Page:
My head was pounding, and it sounded like I was underwater. The world was so far away and too bright after so long alone in the dark. A light shined in my eye, and I flinched. A face hovered over mine, and my heart turned over in my chest.
It had to be.
I tried to say her name, but my tongue felt like sandpaper, and my throat burned with the effort. All I managed was a whisper.
“Don’t try to talk, Rest your vocal cords.”
The voice was male, not Alex’s. My world chose that moment to sharpen, to emerge from the blur of my vision. I licked my lips. They were sticky and tasted like pennies.
Two fingers pressed into my wrist, and the man startled rattling off numbers to someone else I couldn’t see.
I registered the steady rumble of an engine, and whatever I was lying on swayed slightly.
I was in an ambulance. They were taking me away.
I panicked, and tried to sit up, but my shoulders were strapped down. I was trapped again. I bucked and squirmed, and a sharp pain shot up my leg. I tried to scream, but nothing came out.
The pressure in my head increased until I thought it might explode.
I mouthed Alex’s name again and again, even though I couldn’t say it.
“You’re going to be okay,” the paramedic assured me. “We got to you in time.”
No. No, they hadn’t.
They were too late.
I saw the paramedic pick up a syringe, and then my world went fuzzy again. The panic subsided, but the memories did not.
It all came too late.
I woke up, gasping, my arms and legs slick with sweat and stuck to the sheets. My dreams were always worse around the holidays, but that had been the first in a while. I’d been too preoccupied with other things of late for my old demons to show their heads. I guess it was too much to hope for that they’d finally ended.
I tried to go back to sleep, but now the accident was fresh in my mind. Every time a car passed outside, the lights reflected through my window, and I shot up in bed, afraid another dream was starting.
Finally I decided that sleep wasn’t going to be a possibility. I got up, and took a long shower. I used the time to clear my head, and focus on what I needed to do on this trip.
The end goal was music. That was what I had to remember. Music was my constant. As eager as I was to see Cade again, I couldn’t afford to be distracted. Not by him, not by the past, not by anything.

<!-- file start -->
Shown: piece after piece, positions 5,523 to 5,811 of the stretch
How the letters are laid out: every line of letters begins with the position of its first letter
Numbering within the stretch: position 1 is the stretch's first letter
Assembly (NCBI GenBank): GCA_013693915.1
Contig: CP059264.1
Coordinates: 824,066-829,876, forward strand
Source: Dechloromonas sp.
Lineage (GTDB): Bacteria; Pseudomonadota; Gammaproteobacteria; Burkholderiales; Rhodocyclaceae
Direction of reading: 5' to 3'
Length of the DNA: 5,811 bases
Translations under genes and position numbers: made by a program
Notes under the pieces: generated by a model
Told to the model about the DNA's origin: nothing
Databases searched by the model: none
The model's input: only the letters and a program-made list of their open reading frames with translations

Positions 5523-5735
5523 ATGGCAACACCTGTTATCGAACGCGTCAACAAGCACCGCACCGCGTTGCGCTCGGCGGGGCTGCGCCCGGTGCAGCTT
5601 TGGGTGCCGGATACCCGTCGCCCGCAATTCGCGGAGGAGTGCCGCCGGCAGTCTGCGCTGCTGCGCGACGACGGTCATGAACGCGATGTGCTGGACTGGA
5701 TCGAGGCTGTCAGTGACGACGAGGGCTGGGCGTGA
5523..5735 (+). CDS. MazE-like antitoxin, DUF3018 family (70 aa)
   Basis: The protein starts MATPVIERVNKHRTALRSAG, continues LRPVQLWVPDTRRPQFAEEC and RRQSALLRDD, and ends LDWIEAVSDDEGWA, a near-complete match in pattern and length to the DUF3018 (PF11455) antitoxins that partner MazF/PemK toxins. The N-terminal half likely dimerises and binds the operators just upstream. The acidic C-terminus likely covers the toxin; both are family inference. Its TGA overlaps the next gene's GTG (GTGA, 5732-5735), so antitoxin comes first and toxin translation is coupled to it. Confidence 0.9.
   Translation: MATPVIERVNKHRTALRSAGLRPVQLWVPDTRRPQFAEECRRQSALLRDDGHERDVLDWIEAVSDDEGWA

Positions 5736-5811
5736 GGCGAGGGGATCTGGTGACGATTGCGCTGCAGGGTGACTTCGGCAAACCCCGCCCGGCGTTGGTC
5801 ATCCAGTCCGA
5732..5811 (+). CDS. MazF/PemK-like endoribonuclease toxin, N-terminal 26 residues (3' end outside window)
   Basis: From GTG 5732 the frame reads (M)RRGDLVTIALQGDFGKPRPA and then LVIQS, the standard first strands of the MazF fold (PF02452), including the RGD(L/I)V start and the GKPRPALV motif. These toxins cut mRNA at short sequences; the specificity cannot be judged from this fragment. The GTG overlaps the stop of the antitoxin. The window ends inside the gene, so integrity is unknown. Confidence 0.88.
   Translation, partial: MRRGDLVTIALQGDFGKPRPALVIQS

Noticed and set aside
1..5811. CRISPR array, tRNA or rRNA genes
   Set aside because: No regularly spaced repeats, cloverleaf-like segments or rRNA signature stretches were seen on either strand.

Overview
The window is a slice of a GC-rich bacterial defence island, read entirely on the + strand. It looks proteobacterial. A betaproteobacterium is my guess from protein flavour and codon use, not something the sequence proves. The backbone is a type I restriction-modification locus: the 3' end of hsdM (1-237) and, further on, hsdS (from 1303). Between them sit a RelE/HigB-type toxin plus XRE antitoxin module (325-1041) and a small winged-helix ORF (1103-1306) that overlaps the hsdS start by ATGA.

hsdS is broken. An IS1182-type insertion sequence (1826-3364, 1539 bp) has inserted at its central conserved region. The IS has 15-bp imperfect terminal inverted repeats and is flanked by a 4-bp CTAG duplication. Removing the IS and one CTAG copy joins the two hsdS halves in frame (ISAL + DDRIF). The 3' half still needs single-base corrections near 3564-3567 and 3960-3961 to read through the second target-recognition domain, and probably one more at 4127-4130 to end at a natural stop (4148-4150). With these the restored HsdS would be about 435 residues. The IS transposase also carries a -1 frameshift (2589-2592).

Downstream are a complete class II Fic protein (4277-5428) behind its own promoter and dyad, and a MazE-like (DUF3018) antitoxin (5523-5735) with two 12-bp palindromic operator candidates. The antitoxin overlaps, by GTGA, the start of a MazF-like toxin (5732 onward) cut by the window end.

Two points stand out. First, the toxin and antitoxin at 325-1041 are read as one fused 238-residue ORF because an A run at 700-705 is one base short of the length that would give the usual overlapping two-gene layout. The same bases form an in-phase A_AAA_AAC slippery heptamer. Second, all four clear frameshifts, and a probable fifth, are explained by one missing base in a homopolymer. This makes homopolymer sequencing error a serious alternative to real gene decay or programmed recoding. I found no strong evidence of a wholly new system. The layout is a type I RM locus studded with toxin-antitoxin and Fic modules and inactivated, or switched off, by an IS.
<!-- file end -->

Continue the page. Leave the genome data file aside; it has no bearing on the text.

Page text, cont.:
I used the extra time to straighten my hair, a rare occurrence for me, but it kept my hands busy. Mom called twice to make sure I was up, and the second time I just put her on speakerphone and let her chatter on, interjecting the occasional “Yes,” and “Really?” to keep her going.
I pulled a scoop-neck shirt over my head, and looked in the mirror. The tattoos weren’t blatantly on display, but they definitely weren’t hidden. I closed my eyes and tried to imagine how my parents would react.
But for the life of me, I couldn’t picture it. Or maybe I didn’t want to.
I was grabbing my coat and scarf when a knock sounded on my door.
My head was spinning.
“Just a second!”
I leaned a hand against the nearest wall and took a second to calm myself and fortify my walls.
Don’t think about him. Think about music.
I imagined a quick cigarette, but it did little to calm my nerves. Finally, I just grabbed the doorknob, and pulled.
He stood on the other side of my door, leaning against my doorjamb in a way that was so comfortable and sexy that I thought I had to be dreaming.
I pinched myself, but nothing changed.
So much for not thinking about him. All the emotions I’d narrowly kept in check this week hit me hard and fast. I tried to swallow it down, but it was just too much.
The expression on his face was unreadable, and I couldn’t seem to get my brain to process the fact that he was standing in front of me. It took all of my brainpower to utter, “Hi.” Then the rest of my thoughts fizzled out completely.
He pushed off the door, and stood in front of me with his hands in his pockets. My traitorous eyes traced from his arms to his shoulders to the straight edge of his jaw before I managed to get myself under control.
If just seeing him could affect me like this, how was I ever going to survive the holidays with him at my parents? I looked up, and he smiled like there was no painful history between us, like he wasn’t dying just from being in such close proximity. It took all my strength to resist touching him, and he stood there, the picture of ease and comfort.
I stared, battling with myself until he cleared his throat and said, “You ready?”
Not even close.
When she opened the door, the sight of her undid me. Her hair was longer and so blond it was almost white. Her normal curls were gone, and it fell in long, straight sheets. My heart sunk because I thought she’d tamed her hair color to appease her parents. Then she turned to the side to gesture me in, and the light hit her hair through a window. It was not white, but a very pale purple.
She smiled, and she seemed genuinely glad to see me.
“The hair looks great,” I said.
The top half of her hair was pulled back so that it didn’t cover the birds on her neck. Her clothing wasn’t outrageous, but it was still her. More importantly, it didn’t feel like she was hiding.
She shrugged. “You told me to be myself, so I am.”
I didn’t have to fake the smile that spread across my face.
Max moved toward the couch and fiddled with her carry-on, giving me the chance to take her in completely. She looked nervous, but I was sure it was just about seeing her parents.
I was a mess inside. I couldn’t make up my mind whether I wanted to turn around and walk out the door, or pull her into my arms and kiss her. I settled for behaving as naturally as possible.
I didn’t know what to say, so I settled for being useful. As soon as she had zipped up her duffel bag, I leaned around her and took it. My chest brushed against her back, and she stiffened.